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Last Updated on June 19, 2019, by eNotes Editorial. Word Count: 343

Marion Nestle, professor of Sociology, Nutrition, Food Science, and Public Health, has devoted Food Politics to the the presentation of how the food industry affects public health. The book is divided into fifteen chapters and is informed by the author's extensive research into food science, her background in molecular biology, and her years working as an editor on the Surgeon General's Report on Nutrition and Health. Clearly, Nestle is uniquely qualified to discuss the politics of food.

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Her thesis is that various food industries effect public health. In the first part, Nestle explains how desperately food industries (such as the meat, dairy, and food processing industries) want the public to eat more. She insightfully explains that the per capita food production has increased from 3,200 calories per day in 1970 to 3,900 calories per day by the 1990s. Because of this surplus, these businesses are pressured to invent new (often processed) foods in order to attract the public and keep their profits high. Here, too, Nestle explains the various political stages involved in the production of the Food Guide Pyramid. The various changes to food pyramid is the ultimate testament to the power of lobbyists in government's advising of the public concerning health and nutrition.

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In the second part, Nestle highlights how various food industries make campaign donations to government officials on agencies responsible for food regulations. These aggressive and profit-driven food companies influence both government officials as well as academics (the latter by means of contributing to professional journals).

In the third part, Nestle identifies the means by which these food industries advertise. Particularly, she notes, food companies advertise to children. They especially promote junk food, which (unsurprisingly) has led to childhood obesity.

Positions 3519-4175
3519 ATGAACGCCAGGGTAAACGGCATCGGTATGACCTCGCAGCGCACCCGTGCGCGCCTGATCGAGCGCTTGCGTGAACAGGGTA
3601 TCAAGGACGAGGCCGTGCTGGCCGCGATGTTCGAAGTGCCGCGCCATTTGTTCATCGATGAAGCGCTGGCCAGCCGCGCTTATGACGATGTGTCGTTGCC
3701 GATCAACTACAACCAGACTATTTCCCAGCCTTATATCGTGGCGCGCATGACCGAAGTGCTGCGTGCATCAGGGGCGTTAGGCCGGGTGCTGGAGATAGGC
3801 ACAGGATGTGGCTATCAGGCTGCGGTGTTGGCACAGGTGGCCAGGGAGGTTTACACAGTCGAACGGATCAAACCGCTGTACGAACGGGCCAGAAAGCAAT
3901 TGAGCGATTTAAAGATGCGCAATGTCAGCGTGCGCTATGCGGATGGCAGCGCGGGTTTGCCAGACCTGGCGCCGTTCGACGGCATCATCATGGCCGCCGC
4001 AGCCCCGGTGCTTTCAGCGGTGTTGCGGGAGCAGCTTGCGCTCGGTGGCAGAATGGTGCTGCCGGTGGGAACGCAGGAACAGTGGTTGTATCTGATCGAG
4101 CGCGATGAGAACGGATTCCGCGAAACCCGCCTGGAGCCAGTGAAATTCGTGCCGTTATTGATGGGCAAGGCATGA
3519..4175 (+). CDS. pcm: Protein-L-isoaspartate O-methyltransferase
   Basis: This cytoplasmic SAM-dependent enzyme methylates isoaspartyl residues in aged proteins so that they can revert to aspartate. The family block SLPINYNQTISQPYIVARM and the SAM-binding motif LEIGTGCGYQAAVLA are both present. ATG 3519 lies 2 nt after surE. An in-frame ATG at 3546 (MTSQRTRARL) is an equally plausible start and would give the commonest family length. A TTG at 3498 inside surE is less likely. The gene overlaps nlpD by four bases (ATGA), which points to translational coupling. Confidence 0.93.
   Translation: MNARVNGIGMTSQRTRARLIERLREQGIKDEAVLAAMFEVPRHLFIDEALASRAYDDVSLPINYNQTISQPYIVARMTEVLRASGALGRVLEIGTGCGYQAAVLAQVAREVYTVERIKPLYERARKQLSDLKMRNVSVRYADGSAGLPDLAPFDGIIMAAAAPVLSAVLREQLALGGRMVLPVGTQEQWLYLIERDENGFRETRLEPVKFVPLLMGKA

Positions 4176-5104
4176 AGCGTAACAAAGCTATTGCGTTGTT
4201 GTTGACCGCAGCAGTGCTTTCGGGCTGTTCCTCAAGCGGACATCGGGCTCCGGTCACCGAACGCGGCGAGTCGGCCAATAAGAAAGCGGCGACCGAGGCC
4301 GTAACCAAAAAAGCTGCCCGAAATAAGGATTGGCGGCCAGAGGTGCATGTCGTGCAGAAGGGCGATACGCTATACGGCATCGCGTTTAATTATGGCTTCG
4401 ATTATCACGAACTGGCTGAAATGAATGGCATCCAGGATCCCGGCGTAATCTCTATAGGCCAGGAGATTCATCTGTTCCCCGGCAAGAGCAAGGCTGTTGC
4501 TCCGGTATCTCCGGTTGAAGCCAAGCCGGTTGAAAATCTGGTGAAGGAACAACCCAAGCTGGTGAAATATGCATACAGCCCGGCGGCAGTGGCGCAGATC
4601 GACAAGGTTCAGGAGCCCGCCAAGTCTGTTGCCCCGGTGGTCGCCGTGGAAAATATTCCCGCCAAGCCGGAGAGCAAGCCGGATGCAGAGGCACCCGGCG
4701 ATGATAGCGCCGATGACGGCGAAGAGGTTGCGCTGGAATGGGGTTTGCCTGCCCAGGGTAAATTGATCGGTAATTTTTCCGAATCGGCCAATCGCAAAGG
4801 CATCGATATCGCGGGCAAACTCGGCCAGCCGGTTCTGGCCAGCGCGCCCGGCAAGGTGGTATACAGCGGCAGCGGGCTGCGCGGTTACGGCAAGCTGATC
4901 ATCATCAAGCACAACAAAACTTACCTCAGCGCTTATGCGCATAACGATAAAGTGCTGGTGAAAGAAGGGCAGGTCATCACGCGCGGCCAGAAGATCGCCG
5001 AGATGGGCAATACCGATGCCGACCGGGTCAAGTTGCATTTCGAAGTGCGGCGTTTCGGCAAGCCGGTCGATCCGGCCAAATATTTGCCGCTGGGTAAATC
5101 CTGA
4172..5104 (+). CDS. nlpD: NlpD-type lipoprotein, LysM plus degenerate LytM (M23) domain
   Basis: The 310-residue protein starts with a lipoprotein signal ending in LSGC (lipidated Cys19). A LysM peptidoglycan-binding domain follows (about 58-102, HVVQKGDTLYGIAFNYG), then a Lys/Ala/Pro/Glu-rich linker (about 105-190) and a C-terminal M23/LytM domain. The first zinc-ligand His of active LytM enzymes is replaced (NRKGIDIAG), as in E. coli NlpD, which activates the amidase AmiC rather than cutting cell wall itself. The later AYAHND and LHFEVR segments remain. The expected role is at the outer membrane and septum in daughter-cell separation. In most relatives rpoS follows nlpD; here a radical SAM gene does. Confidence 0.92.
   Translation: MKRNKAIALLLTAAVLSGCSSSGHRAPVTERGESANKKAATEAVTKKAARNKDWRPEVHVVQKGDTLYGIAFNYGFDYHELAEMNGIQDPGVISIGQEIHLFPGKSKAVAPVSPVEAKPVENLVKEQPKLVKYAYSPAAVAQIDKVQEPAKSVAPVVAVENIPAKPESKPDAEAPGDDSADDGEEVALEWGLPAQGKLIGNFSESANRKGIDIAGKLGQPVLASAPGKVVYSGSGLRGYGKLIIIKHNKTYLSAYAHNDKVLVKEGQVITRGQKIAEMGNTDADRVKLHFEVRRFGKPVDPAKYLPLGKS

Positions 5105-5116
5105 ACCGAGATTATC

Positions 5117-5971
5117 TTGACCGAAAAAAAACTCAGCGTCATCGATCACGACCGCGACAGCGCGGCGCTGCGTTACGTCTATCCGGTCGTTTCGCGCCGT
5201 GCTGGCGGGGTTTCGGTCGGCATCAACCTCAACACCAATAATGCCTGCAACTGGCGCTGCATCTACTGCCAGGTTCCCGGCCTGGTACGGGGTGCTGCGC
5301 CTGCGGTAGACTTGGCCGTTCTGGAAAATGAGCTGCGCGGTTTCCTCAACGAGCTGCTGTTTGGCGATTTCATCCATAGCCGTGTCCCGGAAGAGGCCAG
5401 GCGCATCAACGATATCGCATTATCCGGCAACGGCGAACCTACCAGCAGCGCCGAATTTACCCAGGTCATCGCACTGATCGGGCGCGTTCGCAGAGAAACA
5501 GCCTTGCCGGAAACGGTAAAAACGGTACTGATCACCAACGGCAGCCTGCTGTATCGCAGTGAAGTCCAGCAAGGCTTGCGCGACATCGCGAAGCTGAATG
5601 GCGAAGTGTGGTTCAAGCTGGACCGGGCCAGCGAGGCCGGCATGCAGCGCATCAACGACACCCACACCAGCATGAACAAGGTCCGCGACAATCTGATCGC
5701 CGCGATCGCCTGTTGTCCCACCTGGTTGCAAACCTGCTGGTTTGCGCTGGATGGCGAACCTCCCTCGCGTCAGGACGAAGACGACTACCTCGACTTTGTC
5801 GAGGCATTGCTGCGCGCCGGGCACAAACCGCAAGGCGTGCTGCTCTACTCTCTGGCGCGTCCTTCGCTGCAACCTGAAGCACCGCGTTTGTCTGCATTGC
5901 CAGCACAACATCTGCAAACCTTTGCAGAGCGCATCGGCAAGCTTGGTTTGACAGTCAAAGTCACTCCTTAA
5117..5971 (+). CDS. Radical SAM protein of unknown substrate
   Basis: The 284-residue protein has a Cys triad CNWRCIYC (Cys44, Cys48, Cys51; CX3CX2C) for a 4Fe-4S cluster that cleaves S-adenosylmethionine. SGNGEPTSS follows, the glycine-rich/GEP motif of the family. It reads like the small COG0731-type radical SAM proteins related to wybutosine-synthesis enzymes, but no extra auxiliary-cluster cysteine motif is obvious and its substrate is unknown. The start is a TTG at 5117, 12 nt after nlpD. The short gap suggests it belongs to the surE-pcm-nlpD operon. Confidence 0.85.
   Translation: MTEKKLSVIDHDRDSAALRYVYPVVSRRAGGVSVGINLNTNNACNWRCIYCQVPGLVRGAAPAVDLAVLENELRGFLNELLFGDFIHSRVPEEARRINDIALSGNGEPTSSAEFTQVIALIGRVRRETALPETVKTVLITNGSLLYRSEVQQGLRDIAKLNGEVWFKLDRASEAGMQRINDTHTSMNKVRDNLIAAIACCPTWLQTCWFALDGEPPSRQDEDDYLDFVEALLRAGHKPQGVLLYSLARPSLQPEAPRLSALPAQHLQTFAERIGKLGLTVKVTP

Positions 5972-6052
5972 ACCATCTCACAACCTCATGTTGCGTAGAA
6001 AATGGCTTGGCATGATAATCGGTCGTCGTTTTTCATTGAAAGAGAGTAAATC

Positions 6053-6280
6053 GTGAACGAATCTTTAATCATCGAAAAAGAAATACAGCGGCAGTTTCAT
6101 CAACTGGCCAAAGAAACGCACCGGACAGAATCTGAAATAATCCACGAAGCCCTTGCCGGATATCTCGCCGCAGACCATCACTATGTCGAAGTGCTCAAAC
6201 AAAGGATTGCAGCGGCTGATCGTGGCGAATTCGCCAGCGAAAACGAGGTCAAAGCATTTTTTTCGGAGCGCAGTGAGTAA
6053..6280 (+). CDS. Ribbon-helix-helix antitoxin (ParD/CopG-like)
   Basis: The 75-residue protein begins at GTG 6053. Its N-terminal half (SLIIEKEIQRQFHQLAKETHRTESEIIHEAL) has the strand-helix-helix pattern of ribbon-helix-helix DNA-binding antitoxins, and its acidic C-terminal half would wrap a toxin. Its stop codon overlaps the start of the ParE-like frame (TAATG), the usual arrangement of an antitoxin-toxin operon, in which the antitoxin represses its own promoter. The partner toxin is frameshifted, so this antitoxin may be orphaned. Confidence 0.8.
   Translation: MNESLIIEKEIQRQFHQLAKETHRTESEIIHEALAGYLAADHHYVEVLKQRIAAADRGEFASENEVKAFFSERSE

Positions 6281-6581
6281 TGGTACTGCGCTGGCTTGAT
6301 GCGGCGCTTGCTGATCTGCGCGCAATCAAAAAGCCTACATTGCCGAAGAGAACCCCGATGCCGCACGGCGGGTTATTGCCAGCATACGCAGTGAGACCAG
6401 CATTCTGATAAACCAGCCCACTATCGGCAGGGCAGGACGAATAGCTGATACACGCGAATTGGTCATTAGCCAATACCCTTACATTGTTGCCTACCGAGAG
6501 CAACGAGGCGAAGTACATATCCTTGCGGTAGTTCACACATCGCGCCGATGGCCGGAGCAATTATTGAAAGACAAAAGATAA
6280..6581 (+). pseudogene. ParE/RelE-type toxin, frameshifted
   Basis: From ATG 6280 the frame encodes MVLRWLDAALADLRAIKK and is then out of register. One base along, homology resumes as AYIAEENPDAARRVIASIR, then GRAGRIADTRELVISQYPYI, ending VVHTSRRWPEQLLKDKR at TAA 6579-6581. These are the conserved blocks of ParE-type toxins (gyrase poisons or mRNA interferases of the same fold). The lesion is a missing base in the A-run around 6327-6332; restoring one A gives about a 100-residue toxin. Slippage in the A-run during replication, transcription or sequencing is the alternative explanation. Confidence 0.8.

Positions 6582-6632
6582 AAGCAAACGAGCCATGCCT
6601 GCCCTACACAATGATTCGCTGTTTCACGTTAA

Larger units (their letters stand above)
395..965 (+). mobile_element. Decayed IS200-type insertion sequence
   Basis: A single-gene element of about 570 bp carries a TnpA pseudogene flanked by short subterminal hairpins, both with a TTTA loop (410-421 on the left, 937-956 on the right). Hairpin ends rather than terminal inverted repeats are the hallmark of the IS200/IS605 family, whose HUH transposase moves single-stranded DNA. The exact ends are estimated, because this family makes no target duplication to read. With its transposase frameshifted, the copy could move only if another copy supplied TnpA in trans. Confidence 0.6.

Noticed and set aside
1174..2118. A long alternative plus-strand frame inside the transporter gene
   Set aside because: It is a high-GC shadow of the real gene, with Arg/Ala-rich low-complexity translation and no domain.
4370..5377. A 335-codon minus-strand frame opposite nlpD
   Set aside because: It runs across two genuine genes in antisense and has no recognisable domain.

In the fourth part, Nestle addresses the dietary supplement industry specifically. She claims that supplement companies deliberately obscure the contents (and sometimes side effects) of their products in order to trick the public into believing in these products' efficacy. As an example of this, Nestle adduces the several deaths and injuries caused by excessive use of the poorly regulated herbal stimulant, ephedra.


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Last Updated on May 5, 2015, by eNotes Editorial. Word Count: 1751

Most Americans are familiar with the food pyramid developed by the U.S. Department of Agriculture. It emphasizes the importance of eating more food from the grain, fruit, and vegetable groups (plant foods); fewer servings from the meat and dairy groups; and limited intake of animal fats, oils, and sweets. Most Americans also understand that keeping their weight within normal limits is important to good health and that people who are overweight need to eat less and reduce sugar and foods high in fat in the diet. Yet the number of people who are overweight (over the ideal weight for their age and height) nearly doubled between the late 1970’s and the early 1990’s. At least 14 percent of children aged six to eleven, 12 percent of adolescents, and 35 percent of adults are overweight. The rate of obesity (having more than 25 percent body fat in men and 30 percent body fat in women) rose from 12 percent to almost 18 percent among adults in the years between 1991 and 1998 alone.

Compared to the people of other nations, most Americans consume more food in general, but especially more animal-based foods (meat, fried foods, dairy products, and grain dishes with high-fat sauces), causing them to be overweight and contributing to cardiovascular disease, diabetes, and many chronic illnesses, which are the major health problems in this society. The medical costs for diet-related conditions was more than $70 billion in 1995. Obesity in children is associated with health problems that were formerly seen only in adults, such as “adult- onset” high blood sugar and high blood pressure. The state of affairs is so bad that, in December of 2001, U.S. surgeon general David Satcher announced that obesity would soon become the Number 1 killer in America. Satcher has urged schools and industries to develop new policies to deal with this growing epidemic.